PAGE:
Hi Fellow Freepers! I'm looking for some good political book ideas to give as gifts for Christmas. I'm particularly interested in books that will be helpful when debating liberals, progressives, and anti-American millennials.Your input will be greatly appreciated!
  • This Is Dictionary.com's Word of the Year

    11/27/2017 5:03:40 PM PST · by bgill · 6 replies
    Fortune ^ | Nov. 27, 2017 | Emily Price
    Do you think 2017 has been a pretty challenging year for the world? You’re not alone. Dictionary.com named its “word of the year” today. It’s choice? Complicit. The site announced its word of the year with a Trump joke, first suggesting it had selected covfefe for this year’s honor, although this year’s word choice is certainly Trump focused. The site defines complicit as an adjective that means “choosing to be involved in an illegal or questionable act, especially with others; having complicity.” Interest in the word spiked on April 5 of this year when Ivanka Trump told CBS This Morning...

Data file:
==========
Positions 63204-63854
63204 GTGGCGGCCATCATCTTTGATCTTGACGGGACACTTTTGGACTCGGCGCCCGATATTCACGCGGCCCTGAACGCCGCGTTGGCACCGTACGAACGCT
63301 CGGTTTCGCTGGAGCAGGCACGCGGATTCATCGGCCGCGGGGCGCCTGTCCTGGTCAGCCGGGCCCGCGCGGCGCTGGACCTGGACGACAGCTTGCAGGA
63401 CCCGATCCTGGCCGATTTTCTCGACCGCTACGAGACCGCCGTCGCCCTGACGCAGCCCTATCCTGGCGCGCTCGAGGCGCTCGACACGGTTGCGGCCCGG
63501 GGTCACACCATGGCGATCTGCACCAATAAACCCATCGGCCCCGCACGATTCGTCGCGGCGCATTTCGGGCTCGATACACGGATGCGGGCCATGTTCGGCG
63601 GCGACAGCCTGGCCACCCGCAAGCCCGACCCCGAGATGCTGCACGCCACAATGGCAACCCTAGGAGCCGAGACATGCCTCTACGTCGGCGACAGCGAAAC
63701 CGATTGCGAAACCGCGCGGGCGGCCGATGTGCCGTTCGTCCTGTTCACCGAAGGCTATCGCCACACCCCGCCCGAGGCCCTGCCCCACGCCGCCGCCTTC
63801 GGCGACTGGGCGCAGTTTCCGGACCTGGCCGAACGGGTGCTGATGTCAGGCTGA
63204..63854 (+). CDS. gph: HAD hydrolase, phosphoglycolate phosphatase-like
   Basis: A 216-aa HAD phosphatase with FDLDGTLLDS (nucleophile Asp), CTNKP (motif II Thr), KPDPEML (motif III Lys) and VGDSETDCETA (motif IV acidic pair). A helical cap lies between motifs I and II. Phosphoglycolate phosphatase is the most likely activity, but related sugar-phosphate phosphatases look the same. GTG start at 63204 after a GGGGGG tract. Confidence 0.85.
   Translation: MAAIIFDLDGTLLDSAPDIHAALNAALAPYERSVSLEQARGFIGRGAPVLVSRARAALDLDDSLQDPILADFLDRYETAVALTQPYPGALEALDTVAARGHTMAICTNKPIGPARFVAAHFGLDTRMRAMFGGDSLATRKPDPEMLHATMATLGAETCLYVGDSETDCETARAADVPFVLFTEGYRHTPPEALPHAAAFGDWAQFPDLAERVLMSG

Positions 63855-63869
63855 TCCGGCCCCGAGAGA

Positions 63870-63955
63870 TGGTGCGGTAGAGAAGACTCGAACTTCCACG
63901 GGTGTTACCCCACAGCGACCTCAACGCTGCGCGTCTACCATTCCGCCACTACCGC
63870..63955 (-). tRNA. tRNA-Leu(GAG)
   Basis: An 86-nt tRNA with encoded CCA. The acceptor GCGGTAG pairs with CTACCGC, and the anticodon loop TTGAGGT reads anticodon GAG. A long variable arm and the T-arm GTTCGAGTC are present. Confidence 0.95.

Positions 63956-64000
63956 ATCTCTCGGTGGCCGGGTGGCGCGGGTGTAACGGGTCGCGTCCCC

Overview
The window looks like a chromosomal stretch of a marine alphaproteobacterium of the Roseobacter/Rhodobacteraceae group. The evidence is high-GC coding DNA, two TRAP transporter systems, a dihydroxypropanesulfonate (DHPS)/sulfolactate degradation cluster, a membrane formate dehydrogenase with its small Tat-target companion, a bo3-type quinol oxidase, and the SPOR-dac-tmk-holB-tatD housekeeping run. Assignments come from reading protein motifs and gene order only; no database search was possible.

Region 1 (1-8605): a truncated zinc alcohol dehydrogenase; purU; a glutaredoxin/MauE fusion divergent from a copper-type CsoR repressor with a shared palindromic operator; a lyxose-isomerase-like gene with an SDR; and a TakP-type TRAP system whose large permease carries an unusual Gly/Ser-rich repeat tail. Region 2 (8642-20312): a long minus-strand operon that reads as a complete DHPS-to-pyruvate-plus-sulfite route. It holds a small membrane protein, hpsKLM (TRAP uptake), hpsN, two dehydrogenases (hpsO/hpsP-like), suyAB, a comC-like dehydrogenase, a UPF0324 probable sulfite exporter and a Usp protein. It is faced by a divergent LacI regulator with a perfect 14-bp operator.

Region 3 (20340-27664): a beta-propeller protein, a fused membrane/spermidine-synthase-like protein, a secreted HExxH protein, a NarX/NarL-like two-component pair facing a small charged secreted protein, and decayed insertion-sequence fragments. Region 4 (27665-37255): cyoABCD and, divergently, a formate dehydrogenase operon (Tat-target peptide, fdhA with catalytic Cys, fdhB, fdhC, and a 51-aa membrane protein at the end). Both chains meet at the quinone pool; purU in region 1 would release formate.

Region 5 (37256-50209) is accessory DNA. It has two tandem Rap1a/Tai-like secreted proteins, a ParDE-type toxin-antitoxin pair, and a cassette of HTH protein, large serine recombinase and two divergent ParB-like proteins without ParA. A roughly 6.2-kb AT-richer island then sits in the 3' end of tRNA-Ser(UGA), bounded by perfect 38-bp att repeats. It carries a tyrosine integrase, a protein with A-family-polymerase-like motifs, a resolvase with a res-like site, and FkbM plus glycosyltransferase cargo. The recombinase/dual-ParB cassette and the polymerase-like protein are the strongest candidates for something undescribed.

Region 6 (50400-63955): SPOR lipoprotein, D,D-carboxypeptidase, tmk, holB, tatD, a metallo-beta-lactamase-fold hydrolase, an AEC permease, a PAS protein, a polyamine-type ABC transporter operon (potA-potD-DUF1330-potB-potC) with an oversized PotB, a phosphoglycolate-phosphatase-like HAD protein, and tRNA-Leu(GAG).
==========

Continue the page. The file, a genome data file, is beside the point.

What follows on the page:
• Actress Hedy Lamarr laid the groundwork for some of today’s wireless tech

    11/26/2017 6:29:47 PM PST · by ETL · 49 replies
    ScienceNews.com ^ | November 26, 2017 | Maria Temming
    ‘Bombshell’ tells the story of Lamarr’s double life as a Hollywood starlet and inventor Once billed as “the most beautiful woman in the world,” actress Hedy Lamarr is often remembered for Golden Age Hollywood hits like Samson and Delilah. But Lamarr was gifted with more than just a face for film; she had a mind for science. A new documentary, Bombshell: The Hedy Lamarr Story, spotlights Lamarr’s lesser-known legacy as an inventor. The film explores how the pretty veneer that Lamarr shrewdly used to advance her acting career ultimately trapped her in a life she found emotionally isolating and intellectually...